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changing wavelength of led

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greenfarm

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hello all this is my first post. i want to know is there a way to change the wavelength of an led with in the range of the led by ajesting the voltage, temp or something like that. thanks
 

keith1200rs

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Not really. I think wavelength does change slightly with temperature and drive current but not enough to be useful.

Keith
 

greenfarm

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thanks. what im trying to do is take an led that 450 nm and has a range of 440 to 460 nm and make is so the peak is 440 nm. i have not found a led that has a peak of 440 nm if you find one like that it will solve my problem. also i am willing to go as far as to use liquid N2 to change the wavelength. thanks
 

keith1200rs

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Normally for that sort of problem I would find an LED with significant output at 440, even if it is not the peak, and use an interference filter at 440,

Keith

Added after 31 minutes:

By the way, there are LEDs around that peak at 440nm such as from ETG. See etgtech.com

Or coolled.com

Keith
 

greenfarm

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wow thanks. they are the wavelength im looking for, but look really expensive. i just found an led that might work but im not sure if i should believe them that it dose what they say it dose. here take a look http://www.superbrightleds.com/cgi-...ion=DispPage&Page2Disp=/specs/v1015_specs.htm
tell me what you think. i dont need the led to be olny 440 nm you see im using them to grow a plant. chlorophyll A has a max absotion at 440 nm and 660 nm i need a ton of leds so they need to be cheap the ones in the link are kinda still to exspensive. if anyone finds what im looking for and is cheap this would really help thanks.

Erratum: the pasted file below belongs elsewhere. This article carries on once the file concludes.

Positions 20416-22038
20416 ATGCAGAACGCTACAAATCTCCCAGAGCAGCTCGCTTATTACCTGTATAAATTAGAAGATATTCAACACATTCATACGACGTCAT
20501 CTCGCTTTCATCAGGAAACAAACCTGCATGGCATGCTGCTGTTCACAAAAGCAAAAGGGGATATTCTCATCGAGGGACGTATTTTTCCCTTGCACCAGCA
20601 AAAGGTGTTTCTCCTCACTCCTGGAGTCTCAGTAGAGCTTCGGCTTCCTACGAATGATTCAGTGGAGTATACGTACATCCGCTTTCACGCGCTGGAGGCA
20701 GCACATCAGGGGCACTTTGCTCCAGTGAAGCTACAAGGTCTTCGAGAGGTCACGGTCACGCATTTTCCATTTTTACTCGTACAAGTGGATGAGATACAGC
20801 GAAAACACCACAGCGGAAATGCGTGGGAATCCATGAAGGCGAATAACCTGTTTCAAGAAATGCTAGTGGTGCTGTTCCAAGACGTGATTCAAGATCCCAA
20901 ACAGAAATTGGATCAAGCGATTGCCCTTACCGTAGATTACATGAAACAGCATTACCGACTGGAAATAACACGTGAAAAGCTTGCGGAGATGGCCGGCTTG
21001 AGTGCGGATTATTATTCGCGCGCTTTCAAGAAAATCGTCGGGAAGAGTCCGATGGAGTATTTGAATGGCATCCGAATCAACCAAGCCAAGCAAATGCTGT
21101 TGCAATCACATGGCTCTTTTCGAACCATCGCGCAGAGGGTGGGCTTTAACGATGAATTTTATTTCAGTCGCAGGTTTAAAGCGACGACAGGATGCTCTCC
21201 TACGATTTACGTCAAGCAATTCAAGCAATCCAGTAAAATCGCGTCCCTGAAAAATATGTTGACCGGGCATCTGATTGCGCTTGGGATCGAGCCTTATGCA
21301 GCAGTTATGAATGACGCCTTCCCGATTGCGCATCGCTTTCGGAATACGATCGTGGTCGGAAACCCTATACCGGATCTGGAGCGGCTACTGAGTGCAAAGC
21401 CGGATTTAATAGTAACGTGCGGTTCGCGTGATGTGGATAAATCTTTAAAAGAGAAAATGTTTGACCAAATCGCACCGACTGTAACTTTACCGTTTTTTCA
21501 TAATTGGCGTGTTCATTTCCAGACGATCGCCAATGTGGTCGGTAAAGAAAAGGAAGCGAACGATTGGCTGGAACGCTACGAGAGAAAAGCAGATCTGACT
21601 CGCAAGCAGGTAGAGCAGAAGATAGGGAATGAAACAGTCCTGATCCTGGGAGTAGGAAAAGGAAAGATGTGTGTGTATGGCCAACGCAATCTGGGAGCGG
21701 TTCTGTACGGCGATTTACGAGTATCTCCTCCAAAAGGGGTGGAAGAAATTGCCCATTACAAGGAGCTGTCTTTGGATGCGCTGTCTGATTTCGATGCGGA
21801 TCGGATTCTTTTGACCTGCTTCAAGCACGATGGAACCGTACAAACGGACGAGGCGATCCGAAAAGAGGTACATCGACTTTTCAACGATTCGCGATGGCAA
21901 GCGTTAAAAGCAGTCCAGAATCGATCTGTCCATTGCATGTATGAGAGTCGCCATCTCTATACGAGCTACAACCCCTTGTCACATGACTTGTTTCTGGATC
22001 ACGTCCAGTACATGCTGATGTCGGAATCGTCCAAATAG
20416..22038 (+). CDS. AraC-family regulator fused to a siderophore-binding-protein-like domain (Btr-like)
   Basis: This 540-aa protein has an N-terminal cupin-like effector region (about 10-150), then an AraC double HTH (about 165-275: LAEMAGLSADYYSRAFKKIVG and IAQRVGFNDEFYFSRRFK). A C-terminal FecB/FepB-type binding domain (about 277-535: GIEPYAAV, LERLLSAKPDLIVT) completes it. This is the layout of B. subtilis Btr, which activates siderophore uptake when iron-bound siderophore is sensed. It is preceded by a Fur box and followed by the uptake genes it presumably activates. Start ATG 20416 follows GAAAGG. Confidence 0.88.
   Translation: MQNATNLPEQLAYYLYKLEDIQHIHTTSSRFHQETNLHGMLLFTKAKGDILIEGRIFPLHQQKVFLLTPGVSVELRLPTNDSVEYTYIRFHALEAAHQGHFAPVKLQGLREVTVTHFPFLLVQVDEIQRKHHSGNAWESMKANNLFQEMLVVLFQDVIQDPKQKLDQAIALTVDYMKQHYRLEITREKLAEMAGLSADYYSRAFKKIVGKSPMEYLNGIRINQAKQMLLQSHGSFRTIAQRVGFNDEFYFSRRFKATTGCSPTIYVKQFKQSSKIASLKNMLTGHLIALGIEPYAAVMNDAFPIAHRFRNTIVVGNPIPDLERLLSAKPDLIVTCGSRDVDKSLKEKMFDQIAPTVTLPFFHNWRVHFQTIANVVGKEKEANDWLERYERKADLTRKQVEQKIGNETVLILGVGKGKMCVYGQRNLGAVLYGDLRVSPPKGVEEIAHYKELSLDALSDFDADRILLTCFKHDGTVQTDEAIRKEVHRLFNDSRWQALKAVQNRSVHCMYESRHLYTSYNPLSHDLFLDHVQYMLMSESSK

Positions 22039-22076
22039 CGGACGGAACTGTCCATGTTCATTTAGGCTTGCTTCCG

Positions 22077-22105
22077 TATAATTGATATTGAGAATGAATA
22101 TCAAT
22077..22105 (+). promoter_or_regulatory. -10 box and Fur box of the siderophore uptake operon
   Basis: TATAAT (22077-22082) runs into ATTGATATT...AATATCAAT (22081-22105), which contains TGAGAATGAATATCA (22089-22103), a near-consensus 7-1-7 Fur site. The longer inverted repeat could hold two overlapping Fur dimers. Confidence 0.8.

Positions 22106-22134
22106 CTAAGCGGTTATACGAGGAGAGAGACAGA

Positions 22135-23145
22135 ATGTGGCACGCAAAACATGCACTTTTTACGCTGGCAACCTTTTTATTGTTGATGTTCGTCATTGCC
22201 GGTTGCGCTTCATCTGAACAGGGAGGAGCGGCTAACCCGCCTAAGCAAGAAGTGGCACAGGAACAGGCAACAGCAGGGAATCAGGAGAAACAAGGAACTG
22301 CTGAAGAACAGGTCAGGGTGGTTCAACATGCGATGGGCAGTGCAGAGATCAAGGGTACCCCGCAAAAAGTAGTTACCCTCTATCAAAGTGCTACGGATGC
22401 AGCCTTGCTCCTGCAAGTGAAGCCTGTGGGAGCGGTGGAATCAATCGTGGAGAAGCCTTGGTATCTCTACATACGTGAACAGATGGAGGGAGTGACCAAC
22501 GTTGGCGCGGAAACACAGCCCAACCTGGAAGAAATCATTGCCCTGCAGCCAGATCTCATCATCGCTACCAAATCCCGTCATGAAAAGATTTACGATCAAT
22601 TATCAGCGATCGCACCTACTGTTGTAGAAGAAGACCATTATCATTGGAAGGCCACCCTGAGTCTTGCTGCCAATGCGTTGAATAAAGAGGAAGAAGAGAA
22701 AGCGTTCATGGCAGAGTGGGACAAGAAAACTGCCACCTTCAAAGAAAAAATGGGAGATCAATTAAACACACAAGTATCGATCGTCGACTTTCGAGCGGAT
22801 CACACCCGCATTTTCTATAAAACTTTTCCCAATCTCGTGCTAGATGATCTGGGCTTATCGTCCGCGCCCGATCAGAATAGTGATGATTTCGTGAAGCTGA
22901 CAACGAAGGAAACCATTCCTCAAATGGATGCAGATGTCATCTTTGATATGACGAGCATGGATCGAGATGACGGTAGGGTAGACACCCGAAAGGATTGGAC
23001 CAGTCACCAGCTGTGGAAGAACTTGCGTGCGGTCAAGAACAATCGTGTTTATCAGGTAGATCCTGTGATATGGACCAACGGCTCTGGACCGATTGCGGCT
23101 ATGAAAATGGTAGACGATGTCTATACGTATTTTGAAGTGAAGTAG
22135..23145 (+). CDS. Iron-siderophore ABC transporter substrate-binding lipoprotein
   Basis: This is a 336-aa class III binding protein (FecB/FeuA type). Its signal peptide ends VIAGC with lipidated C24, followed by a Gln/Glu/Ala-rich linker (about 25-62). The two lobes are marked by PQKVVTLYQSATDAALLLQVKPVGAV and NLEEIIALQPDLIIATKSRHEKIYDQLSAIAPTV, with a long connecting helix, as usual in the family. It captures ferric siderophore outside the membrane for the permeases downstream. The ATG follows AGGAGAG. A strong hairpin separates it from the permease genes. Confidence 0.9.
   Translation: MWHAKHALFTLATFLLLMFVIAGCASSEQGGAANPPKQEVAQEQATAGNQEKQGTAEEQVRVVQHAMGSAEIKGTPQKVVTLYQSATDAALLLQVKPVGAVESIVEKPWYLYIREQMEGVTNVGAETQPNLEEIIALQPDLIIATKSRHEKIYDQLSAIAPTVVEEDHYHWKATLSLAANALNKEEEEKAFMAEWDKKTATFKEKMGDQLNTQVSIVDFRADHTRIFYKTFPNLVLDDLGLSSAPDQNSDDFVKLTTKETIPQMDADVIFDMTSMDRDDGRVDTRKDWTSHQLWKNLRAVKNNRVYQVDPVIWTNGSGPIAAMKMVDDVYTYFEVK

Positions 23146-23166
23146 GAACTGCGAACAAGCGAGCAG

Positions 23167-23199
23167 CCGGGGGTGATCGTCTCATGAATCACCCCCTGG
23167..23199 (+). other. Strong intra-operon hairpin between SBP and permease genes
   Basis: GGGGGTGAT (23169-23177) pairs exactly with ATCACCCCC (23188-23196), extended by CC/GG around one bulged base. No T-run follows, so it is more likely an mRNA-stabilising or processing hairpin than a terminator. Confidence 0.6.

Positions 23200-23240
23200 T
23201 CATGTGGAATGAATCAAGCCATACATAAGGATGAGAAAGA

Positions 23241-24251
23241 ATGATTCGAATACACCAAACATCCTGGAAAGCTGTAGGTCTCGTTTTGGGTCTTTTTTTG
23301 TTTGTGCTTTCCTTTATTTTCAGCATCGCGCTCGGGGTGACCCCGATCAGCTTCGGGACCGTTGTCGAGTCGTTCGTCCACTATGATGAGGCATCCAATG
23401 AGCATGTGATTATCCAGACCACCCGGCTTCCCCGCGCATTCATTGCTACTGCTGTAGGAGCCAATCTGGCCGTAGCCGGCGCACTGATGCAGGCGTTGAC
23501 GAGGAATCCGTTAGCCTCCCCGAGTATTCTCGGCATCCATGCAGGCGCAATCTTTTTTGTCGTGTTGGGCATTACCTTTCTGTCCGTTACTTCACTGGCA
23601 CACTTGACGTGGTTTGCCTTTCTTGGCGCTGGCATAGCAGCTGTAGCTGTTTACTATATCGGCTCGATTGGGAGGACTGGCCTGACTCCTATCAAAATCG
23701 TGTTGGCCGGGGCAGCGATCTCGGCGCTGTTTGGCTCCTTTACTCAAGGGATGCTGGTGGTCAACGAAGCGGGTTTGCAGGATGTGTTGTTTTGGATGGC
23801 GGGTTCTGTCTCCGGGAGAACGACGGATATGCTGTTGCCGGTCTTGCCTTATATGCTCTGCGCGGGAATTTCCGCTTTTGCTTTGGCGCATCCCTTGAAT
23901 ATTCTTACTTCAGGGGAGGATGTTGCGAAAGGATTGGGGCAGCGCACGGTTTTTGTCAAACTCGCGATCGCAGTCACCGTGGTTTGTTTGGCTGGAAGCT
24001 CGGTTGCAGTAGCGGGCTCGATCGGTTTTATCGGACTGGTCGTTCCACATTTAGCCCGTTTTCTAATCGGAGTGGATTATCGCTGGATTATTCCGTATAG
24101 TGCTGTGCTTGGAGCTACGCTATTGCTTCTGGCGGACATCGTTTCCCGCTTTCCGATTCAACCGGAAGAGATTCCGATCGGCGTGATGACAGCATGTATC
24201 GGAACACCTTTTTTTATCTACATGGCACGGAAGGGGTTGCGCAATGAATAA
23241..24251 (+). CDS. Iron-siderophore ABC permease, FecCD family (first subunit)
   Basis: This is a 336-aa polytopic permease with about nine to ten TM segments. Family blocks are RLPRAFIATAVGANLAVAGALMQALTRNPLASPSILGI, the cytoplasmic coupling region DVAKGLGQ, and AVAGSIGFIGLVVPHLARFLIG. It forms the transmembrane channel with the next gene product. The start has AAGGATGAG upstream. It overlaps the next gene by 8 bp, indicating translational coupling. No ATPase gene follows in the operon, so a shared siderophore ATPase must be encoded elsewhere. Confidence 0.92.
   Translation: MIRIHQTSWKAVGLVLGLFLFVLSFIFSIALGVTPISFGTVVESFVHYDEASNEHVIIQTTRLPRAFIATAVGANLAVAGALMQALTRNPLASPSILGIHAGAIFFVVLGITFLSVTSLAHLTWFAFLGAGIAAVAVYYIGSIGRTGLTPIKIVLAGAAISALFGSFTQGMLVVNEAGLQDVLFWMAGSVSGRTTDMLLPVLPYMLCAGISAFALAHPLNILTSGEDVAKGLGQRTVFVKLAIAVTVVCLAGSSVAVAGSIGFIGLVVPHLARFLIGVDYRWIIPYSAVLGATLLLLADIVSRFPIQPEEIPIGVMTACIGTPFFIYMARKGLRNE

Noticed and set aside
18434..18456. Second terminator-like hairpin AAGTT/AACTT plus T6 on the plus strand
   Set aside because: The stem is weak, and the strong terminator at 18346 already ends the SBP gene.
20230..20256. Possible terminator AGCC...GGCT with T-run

flatulent

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The wavelength is mostly controlled by the doping impurities used to make the semiconducting material.

You can improve your system link in other ways such as using lenses or parabolic reflectors if your link is just one point to another point type.
 

keith1200rs

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If you are just using it to make a plant grow, won't a light bulb do? Do you really need to exclude all other wavelengths? If you do, for some research reason, it may be cheaper to simply use a light bulb and narrowband interference filter. Specialist LEDs can be quite expensive. They are often only made in low volumes for clinical fluoroscopy.

Keith.
 

FvM

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I know, that LED's are often used as cheap spectroscopic sources. Blue LEDs have a typical half power bandwidth of about 60 nm.
Furthermore most (GaN type) have an optical peak wavelength of 430 (or more exactly 428) nm. They are often advertised as 465 nm,
which is the visual centre wavelength due to eye characteristic. They have about 90% of it's peak intensity at 440 nm. But the TC is
only 0.004 nm/K, so there's no chance to mave the peak to 440 nm exactly.
 

jgruszynski

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Not without changing the reliability of the device. For fun we once dunked an LED in LN2 and pumped nearly 10A into it - its bands certainly got bent and its wavelength changed but it didn't survive more than a few minutes even in LN2.

For most LEDs there are two ways wavelength is controlled. The old-school way is by the semiconductor chosen (it's the band gap) which obviously can't be changed once made.

The new-school way is to build a violet or ultraviolent LED and use fluorescent materials either atop the LED die or in the plastic package. This is how most white LEDs are done - strictly it's the same way that fluorescent lights work, just without the mercury UV lamp. Old tricks are often the best tricks.

In the cases where you may have seen LEDs that change color, this is done by back-wiring a pair of LEDs (e.g. red and green) such that flow in one direction turns on the red and in the opposite direction turns on the green. Some games can be played with asymmetric duty cycle pulse biasing to get colors in between red and green. I seem to remember the same trick with an additional blue LED and terminal for RGB but I haven't really looked into those.
 

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